design interventions in emergency care
service design concept
Through the two levers of patient flow control and transparency, we support patients in finding a suitable point of contact, make responsibilities and processes within emergency care understandable and thus create an appropriate level of expectation as well as reducing the burden on medical staff.
problem and goal
“Once created to quickly help patients in emergency and accident situations, the emergency room has now developed into a general and ‘uncomplicated’ point of contact for many patients with sometimes trivial aches and pains.” – Pförringer, V. F. D., 2019
The result: overcrowded and overloaded emergency rooms. In our bachelor project at the HfG Schwäbisch Gmünd, we dealt with this problem and explored what contribution we can make as designers. The approach within the bachelor project can be divided into five stages: research, analysis, synthesis, ideation and implementation. Individual excerpts are presented below.
secondary and primary research
Within the framework of secondary research, we defined central terms and obtained an overview of relevant topics in the contexts of emergency care and emergency admission. Accompanying this, we sought contact with various actors in emergency care as part of the primary research. In doing so, we conducted surveys and interviews and immersed ourselves in the real context through observations in emergency rooms.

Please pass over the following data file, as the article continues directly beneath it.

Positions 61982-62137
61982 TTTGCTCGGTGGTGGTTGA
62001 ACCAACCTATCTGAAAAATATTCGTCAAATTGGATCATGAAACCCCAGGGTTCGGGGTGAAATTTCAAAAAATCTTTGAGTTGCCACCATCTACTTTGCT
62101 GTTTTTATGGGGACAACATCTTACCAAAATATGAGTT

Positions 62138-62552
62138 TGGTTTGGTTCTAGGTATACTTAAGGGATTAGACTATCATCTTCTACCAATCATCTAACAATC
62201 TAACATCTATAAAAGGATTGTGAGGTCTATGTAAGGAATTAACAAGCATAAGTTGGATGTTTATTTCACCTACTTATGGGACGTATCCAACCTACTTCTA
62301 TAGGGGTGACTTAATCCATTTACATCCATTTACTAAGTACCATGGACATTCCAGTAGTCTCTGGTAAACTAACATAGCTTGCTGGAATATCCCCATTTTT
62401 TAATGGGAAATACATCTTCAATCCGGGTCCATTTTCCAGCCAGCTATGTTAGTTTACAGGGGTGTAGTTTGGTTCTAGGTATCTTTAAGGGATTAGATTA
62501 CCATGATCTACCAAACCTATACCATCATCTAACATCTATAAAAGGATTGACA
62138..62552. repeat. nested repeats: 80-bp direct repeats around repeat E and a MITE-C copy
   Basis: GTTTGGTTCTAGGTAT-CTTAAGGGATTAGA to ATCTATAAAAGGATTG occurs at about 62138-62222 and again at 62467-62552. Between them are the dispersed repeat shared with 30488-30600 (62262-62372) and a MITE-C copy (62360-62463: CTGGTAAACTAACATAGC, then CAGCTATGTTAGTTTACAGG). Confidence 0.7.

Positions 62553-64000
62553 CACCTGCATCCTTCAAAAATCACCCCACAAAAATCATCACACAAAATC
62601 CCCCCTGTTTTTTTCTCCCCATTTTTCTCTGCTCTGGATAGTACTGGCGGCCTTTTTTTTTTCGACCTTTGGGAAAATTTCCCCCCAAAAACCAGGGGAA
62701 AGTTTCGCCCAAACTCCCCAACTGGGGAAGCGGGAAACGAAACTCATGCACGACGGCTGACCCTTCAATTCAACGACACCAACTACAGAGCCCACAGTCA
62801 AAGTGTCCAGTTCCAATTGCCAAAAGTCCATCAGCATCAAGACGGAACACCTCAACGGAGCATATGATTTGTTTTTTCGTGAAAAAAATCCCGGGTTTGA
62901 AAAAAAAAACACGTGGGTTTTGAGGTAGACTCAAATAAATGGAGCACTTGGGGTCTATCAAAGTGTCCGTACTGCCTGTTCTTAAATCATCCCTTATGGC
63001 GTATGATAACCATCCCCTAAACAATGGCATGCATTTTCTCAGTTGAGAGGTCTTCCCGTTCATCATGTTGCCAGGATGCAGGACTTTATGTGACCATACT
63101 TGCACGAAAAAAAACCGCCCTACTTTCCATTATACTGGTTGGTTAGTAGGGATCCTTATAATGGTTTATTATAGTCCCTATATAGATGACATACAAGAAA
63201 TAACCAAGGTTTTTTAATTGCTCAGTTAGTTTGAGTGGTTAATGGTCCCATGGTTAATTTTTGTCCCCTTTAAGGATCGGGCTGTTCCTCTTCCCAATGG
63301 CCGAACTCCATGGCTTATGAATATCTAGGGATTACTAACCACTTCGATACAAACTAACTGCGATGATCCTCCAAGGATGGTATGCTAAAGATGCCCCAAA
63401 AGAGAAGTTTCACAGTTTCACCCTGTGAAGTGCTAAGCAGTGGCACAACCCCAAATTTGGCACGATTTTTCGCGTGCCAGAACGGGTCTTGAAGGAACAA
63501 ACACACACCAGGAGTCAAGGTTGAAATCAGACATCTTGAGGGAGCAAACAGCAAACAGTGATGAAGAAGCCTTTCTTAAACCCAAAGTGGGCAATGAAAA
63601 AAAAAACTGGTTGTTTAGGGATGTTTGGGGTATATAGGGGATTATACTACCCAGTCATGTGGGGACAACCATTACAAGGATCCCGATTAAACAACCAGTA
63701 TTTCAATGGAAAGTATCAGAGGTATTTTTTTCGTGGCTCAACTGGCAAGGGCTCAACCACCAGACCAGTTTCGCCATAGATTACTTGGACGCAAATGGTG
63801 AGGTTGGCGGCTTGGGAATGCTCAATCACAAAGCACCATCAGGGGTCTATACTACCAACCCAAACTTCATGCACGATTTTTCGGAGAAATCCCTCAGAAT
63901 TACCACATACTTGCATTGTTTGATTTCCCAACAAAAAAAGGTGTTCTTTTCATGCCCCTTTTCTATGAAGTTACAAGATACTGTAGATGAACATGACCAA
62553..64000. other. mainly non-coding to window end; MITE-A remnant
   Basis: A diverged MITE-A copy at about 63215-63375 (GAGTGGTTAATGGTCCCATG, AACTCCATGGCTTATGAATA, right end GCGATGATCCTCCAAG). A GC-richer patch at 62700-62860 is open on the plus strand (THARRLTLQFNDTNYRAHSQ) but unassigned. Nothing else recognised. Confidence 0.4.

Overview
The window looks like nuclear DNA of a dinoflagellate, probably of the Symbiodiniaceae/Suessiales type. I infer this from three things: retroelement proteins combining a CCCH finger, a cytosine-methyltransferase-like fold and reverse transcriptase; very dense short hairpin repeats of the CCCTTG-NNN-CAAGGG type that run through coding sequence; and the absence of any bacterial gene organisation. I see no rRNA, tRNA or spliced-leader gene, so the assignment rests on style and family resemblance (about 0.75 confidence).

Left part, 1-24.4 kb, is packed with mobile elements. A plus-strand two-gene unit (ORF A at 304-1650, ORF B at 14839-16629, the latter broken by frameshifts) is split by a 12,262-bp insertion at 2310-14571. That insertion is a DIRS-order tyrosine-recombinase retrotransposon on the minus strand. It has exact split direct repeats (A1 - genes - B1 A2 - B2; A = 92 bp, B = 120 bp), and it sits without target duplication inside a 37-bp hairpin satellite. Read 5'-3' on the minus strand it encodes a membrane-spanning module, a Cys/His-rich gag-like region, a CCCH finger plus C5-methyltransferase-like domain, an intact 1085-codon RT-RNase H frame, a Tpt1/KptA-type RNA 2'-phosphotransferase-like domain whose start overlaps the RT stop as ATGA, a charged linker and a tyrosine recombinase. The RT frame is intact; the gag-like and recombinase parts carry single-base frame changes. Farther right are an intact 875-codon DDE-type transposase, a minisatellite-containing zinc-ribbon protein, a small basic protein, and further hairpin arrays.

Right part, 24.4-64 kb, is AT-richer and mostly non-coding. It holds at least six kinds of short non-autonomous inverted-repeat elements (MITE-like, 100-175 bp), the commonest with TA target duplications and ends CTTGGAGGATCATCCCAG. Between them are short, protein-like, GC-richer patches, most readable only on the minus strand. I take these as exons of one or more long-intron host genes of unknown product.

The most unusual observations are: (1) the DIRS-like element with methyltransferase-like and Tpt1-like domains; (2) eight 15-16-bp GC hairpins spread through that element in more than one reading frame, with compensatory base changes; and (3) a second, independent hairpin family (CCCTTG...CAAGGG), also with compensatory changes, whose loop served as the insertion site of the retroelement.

Through various analyses, we gained new, more in-depth insights and examined individual aspects more closely. These include a stakeholder analysis, the analysis of the processes during the handling of an emergency and the communication and interactions during it, as well as the analysis of the requirements, needs and wishes of relevant stakeholders.